Tomato Wars

Mamma Mia Tomatoes

Mamma Mia Tomatoes

This year I am pitting three of my Roma tomato plants against each other in a head-to-head competition.

Having read about the benefits of fish heads for tomato plants, I thought I’d give them a small scale (pardon the pun) trial in my garden. I’m also a big fan of worm castings as fertilizer, so I got my hands on some nice fresh worm poop to use as well.

Here’s what I did:

I dug three equally deep holes and planted three of my Mamma Mia tomatoes which I started from seed. In one hole I put two fresh trout heads, four crushed egg shells, six crushed baby aspirin and a small scoop of bone meal. In the second hole I put about a cup of vermicompost. In the last hole I put a small scoop of standard 10-52-10 fertilizer.

Fish heads, egg shells, bone meal and aspirin

Fish heads, egg shells, bone meal and aspirin

Worm castings

Worm castings


Standard fertilizer

Standard fertilizer

Let the games begin! I’ll keep you posted.

Homemade Grass Paint

I was thinking…why don’t they make spray paint for the lawn so that I can paint the bare spots in the spring until they fill in?

Well, it turns out they do make grass paint; the problem is that I can’t find any in Canada. If it exists here, I don’t know where.

Update: Check out this info here and here about Lawnlift grass paint available now in Canada

So my next thought was, why not make it myself? It can’t be too difficult…right. Well, yes and no. I found a recipe for grass paint, but I’m afraid it didn’t turn out quite as nicely as I had hoped. I really wanted something that worked like that spray-on hair product that you could buy a few years ago – except waterproof…and green. Well, it looks slightly better than nothing, and perhaps with some rain those bare spots will fill in a little more rapidly than they would on their own. I’ll keep you posted.

Here’s the recipe:

2 lbs lawn fertilizer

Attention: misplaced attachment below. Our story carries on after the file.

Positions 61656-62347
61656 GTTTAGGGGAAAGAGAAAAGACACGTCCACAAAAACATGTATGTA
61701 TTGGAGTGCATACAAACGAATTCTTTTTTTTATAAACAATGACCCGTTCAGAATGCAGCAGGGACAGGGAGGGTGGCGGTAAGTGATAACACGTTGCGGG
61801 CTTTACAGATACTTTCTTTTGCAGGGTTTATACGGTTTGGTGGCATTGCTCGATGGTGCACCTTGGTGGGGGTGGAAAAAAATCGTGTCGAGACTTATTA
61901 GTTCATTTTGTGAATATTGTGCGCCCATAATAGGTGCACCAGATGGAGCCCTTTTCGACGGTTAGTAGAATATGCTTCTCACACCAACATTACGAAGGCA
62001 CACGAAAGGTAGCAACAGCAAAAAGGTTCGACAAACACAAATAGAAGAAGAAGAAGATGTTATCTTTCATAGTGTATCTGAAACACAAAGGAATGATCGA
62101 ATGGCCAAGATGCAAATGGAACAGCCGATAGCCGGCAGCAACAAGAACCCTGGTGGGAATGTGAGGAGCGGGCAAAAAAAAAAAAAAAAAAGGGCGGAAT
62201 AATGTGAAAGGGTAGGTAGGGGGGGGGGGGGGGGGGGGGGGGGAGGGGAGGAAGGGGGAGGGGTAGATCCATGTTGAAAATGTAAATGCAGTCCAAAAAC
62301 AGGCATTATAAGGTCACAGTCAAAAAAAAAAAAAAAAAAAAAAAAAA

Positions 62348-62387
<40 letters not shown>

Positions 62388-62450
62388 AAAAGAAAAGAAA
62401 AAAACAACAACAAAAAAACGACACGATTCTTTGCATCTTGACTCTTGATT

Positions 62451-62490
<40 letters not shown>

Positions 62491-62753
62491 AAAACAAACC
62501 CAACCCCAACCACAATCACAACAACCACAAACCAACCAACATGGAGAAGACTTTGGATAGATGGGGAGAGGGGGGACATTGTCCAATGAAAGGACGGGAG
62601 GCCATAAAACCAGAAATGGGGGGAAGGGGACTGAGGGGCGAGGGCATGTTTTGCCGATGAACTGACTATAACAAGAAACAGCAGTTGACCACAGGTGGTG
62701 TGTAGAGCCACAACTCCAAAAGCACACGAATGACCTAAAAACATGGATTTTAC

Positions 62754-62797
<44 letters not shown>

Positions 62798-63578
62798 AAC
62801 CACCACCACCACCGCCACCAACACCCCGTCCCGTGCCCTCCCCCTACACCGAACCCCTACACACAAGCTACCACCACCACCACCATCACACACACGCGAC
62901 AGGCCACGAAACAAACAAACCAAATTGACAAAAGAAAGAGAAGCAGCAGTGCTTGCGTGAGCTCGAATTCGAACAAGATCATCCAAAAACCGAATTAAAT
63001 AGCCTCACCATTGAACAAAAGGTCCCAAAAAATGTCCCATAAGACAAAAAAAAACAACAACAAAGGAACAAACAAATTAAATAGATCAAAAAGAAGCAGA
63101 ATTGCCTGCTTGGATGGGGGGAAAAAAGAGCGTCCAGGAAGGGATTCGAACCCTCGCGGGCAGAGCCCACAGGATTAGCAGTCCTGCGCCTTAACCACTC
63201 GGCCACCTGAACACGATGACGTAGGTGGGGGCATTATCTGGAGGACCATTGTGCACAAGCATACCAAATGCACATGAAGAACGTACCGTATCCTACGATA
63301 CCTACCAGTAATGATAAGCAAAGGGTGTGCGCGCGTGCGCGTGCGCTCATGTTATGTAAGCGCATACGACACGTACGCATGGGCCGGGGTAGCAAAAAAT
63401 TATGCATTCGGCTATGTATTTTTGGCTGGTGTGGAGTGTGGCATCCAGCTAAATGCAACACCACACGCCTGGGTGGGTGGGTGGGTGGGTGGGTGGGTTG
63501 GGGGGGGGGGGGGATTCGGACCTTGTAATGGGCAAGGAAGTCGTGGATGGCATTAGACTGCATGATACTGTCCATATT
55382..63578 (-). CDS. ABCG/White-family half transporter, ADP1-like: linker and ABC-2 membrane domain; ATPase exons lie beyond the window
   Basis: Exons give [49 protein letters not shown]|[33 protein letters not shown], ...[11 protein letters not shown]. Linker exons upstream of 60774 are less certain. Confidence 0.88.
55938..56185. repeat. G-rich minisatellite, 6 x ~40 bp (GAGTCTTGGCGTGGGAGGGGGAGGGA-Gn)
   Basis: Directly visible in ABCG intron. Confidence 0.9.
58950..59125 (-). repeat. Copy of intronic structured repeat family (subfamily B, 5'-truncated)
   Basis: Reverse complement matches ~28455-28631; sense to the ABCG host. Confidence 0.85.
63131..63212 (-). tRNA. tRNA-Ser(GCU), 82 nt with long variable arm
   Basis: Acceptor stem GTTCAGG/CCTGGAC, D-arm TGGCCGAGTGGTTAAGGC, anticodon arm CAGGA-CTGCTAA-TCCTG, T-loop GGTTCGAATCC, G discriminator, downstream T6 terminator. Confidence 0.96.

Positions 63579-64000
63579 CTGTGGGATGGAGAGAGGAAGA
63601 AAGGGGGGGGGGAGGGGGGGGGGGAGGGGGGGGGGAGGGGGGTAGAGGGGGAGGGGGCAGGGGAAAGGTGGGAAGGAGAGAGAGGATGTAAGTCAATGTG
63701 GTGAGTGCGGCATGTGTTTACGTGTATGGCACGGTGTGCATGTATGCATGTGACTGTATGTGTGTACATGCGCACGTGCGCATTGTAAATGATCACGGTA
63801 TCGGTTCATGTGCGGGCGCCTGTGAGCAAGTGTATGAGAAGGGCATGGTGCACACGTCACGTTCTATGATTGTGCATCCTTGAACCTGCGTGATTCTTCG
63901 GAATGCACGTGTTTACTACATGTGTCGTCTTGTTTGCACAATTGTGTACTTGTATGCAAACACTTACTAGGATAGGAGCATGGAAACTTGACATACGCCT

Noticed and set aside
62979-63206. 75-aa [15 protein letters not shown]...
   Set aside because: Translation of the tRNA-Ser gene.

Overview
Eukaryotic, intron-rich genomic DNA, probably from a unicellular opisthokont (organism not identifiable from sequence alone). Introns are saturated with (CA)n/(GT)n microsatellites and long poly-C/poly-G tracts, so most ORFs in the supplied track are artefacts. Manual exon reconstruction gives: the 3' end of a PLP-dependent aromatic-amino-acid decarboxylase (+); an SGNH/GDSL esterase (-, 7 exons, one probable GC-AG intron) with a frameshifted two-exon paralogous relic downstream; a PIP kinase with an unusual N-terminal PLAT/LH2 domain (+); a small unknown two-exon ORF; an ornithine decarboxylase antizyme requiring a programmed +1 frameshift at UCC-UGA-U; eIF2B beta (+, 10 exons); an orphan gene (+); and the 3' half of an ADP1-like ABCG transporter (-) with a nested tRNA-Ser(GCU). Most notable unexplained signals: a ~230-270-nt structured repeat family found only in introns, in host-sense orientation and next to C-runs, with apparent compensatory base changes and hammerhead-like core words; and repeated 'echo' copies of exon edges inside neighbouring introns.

4 lbs epsom salts

1/4 cup green food coloring

Edible Garden Tour 2010

Ron Berezan Talks to the Tour Participants

This year’s Edible Garden Tour, hosted by Ron Berezan AKA The Urban Farmer, was held on August 14th. Meeting at Giovanni Caboto Park on a cloudy Saturday morning, fifty enthusiastic gardeners split into two groups and proceeded to visit ten amazing gardens distributed about the Edmonton area. Some of those taking part in the tour already had enviable gardens of their own, while others were planning for the day when they might.

The tour featured everything from backyard orchards to front yard vegetable gardens, and was brimming with inspiring ideas for both experienced and novice gardeners.

Each home on the circuit incorporated aspects of permaculture gardening; landscapes that work with nature to provide food, medicinal plants, and animal products and in a sustainable way. Permaculturists create a sustainable, productive environment through recycling, composting, reducing water needs and using microclimates to their advantage.

The forest garden is one example permaculture in action. Berezan’s own backyard is a testament to multi-layer design with stacking of canopy trees over shrubs and herbaceous plants followed by root and cover crops. Each layer in this polyculture interacts, creating a complex yet fundamental ecosystem.

A visit to the Mustard Seed Community Garden, aptly named “Peas Be With You”, demonstrated what can be done when a small plot of land is transformed into a neighbourhood garden space. Shared by both local residents and the homeless, the Mustard Seed garden produces food that is prepared and eaten by the green thumbs that participate.

We saw some amazing private gardens throughout the city as well. The fruit of years of grafting and nurturing were apparent in one homeowner’s apple orchard which featured trees drooping under the weight of as many as four different species of apple.

A Glenora area homeowner encourages people to slow down and smell the roses – literally. She has incorporated rest stops in her front garden and a nearby public access area with signs which invite people to stop and explore.

We met Roy Berkenbosch, winner of this year’s Front Gardens in Bloom (Edible Garden Category). Roy and his wife have transformed their front yard into an edible landscape full of beans, beets, and other culinary treats, while maintaining an attractive aesthetic.

I personally enjoyed our visit to a backyard apiary, although I have to admit I was worried that the bees might be able to smell my discomfort. As many as 50,000 bees inhabit this backyard beehive and it has already produced over 40 lbs of honey for the amateur beekeepers.